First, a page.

Monday, October 6, 2008

If Russians leaving, why build resupply road?

AKHALGORI, Georgia -- Despite Russian pledges to withdraw to their positions prior to the August war with Georgia by the end of this week, Russian troops are upgrading a dirt road linking this town and South Ossetia's capital, Tskhinvali, which could signal their intention to stay.

Akhalgori is in a valley on South Ossetia's periphery, cut off by thickly wooded ridges from the rest of the de facto independent state. The valley had been controlled by Georgia since fighting began in the early 1990s, but in the aftermath of the August fighting, most of the Georgians have fled.

To resupply and rotate troops in the valley, Russian and South Ossetian forces have had to either drive through Georgian-controlled territory or use helicopters.

In recent weeks, soldiers have arrived using a dirt mountain road connecting Akhalgori to the villages in the adjacent valley to the west. The road requires four-wheel-drive vehicles and is impassable in winter.

"There's no real road there yet, but they're building it," said an elderly woman who gave only her first name, Yevgenia.

Russia is building a road because it and South Ossetia's separatist government aren't going to withdraw, said Alexander Rondeli, president of the Georgian Foundation for Strategic and International Studies.

The only Georgians left in Akhalgori are the old and the poor. Everyone else moved south toward the Georgian capital, Tbilisi, when Russian and South Ossetian forces occupied the town in August.

Those remaining have little else to do but stand on the colorless street outside the few shops still open, smoke cigarettes, talk and watch the soldiers pass by every half-hour on patrol.

"There is no economic activity. They destroyed the vineyards, shops closed, nothing," said a middle-aged man who would only give his first name, Shota.

Like the rest of Akhalgori's ethnic Georgians, Shota fears reprisal from the Russian and South Ossetians stationed here.

"They get drunk and aim their weapons at people and shoot in the air. They beat people" for no reason, he said.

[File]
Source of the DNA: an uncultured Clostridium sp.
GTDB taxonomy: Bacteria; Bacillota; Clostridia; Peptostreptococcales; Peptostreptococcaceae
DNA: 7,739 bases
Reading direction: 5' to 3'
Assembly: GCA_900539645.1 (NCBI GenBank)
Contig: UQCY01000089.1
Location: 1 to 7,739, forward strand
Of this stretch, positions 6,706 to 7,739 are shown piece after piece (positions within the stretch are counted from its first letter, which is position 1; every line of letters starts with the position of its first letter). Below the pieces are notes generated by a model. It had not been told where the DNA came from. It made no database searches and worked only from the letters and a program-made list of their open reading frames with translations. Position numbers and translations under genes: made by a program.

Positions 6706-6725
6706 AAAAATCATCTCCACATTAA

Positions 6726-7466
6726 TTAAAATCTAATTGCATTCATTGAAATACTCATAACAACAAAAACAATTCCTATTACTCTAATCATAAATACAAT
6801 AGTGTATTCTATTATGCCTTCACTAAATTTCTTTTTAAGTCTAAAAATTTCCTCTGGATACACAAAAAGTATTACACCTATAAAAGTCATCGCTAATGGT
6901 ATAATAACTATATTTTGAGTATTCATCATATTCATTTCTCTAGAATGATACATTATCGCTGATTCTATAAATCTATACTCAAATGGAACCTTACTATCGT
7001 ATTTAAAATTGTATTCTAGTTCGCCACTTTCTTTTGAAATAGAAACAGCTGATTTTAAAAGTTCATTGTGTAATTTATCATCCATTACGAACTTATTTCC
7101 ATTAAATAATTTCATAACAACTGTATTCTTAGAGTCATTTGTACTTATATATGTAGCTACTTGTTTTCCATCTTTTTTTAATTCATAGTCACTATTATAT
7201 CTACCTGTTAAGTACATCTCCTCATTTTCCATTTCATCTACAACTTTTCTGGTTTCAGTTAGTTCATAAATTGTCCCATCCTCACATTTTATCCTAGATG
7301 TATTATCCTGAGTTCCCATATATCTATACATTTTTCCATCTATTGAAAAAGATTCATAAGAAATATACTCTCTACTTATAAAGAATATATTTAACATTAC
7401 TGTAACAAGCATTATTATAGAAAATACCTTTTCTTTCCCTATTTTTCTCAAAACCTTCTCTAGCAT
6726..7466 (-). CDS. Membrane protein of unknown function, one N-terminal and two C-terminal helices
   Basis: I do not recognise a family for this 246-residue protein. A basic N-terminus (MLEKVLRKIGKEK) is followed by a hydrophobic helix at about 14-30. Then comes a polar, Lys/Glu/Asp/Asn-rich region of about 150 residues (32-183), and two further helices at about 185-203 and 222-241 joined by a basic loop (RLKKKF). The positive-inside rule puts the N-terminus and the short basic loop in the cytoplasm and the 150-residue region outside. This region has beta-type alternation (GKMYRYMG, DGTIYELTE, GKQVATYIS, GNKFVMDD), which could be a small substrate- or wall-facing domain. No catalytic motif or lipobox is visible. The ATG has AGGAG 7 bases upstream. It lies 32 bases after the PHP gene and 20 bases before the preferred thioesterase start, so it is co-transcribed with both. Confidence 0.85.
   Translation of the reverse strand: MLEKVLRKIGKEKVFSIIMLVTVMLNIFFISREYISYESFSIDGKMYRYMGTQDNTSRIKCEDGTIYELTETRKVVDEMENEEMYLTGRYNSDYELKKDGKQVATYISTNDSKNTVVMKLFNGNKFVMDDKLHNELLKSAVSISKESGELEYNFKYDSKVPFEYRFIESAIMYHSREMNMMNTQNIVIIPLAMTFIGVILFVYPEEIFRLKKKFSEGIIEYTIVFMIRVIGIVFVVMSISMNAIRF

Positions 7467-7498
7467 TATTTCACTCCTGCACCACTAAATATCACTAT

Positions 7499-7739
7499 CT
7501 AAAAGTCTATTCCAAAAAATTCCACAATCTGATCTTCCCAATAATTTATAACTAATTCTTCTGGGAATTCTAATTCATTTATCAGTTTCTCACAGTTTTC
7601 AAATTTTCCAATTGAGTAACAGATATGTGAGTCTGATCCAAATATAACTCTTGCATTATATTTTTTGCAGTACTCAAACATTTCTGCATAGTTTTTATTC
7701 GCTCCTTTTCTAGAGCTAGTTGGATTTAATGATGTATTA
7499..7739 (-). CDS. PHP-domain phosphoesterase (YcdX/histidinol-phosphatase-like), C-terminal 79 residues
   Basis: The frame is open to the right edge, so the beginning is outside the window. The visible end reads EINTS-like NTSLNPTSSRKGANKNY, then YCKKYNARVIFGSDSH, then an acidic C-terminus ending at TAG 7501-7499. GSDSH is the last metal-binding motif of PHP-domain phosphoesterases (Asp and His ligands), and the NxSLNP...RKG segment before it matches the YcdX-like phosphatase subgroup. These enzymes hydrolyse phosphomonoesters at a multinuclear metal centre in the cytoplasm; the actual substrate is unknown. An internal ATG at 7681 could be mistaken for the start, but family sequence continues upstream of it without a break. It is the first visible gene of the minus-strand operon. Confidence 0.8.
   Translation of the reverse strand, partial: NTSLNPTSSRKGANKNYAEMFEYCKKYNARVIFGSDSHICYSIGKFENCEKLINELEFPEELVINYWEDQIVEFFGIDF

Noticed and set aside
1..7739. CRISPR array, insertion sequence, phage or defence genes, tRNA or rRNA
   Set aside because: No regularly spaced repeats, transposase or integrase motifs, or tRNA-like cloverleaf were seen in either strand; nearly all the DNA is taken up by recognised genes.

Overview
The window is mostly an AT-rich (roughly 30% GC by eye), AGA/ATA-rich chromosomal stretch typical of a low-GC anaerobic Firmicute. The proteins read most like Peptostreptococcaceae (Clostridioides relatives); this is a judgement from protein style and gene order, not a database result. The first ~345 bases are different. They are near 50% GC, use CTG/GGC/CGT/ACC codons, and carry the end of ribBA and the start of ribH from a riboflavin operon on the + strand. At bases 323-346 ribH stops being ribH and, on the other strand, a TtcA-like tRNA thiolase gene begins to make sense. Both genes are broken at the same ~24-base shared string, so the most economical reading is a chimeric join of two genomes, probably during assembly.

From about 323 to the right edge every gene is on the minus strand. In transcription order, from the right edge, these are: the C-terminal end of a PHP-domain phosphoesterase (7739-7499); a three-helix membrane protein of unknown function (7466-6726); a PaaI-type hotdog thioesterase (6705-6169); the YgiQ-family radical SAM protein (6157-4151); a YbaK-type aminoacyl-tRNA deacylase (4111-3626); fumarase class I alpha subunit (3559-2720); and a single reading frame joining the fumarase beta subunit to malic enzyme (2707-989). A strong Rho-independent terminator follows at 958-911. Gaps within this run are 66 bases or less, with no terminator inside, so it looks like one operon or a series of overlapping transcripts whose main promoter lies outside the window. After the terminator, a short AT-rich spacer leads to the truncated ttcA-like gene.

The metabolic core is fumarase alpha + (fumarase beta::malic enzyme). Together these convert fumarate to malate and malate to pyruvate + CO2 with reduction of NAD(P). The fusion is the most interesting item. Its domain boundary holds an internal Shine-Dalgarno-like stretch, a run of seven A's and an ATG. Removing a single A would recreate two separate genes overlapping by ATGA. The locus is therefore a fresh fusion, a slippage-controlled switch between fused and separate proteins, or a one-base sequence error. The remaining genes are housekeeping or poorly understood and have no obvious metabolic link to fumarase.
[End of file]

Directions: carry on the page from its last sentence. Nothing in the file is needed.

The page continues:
"All the young people have left" because they were beating them, said Yevgenia, a short woman with a weathered face.

"We can't go on like this. We're psychologically sick," she said. She began to cry and covered her face with her trembling hands.

"We're in prison here," she said.

Looting and beatings have calmed down in Akhalgori, but have continued in nearby villages since civilian European Union monitors began patrols Wednesday inside the roughly four-mile-wide buffer zone around South Ossetia and Georgia's other breakaway province, Abkhazia, several residents said.

The unarmed monitors patrol by car, talk with locals and try to verify any reported violations of the Georgian-Russian cease-fire agreement. They have no executive authority to enforce the agreement.

According to the French-brokered cease-fire, Russian and South Ossetian forces are supposed to withdraw from territory seized during the August war with Georgia by Oct. 10.

A spokesman for the European Union monitoring mission in Georgia said the EU had heard reports of road work, but had not been able to independently confirm them. It was speculation to assume that improving the dirt road out of Akhalgori means that the Russians are going to stay, the spokesman said. "There's nothing wrong with improving a road."

The EU expects Russia will uphold its commitments, the spokesman added.

Russia won't leave Akhalgori, said a Georgian Interior Ministry official who asked not to be named because he was not authorized to publicly discuss the matter.

"If Russia controls all of South Ossetia, it will be easier to call for its independence. The region [of Akhalgori] is otherwise fully connected with the rest of Georgia," he said.

"The Russians will say it's the Ossetians who are not withdrawing, and that they have nothing to do with it. But they have to be there because the Ossetians can't control the territory by themselves," he said.

Before the war, the area was Georgian-controlled and not part of the Russian peacekeeping mission.

"It's a very small district, which probably nobody had heard of before, that is now part of a big game," he said.

It is a game the area's inhabitants want no part of.

"The Russians want our land, but they don't want us," said Dmitri Rusi, who lives in nearby Odzisi.

(This article ran in the Washington Times, Oct. 5, and a different version ran in the Christian Science Monitor.)

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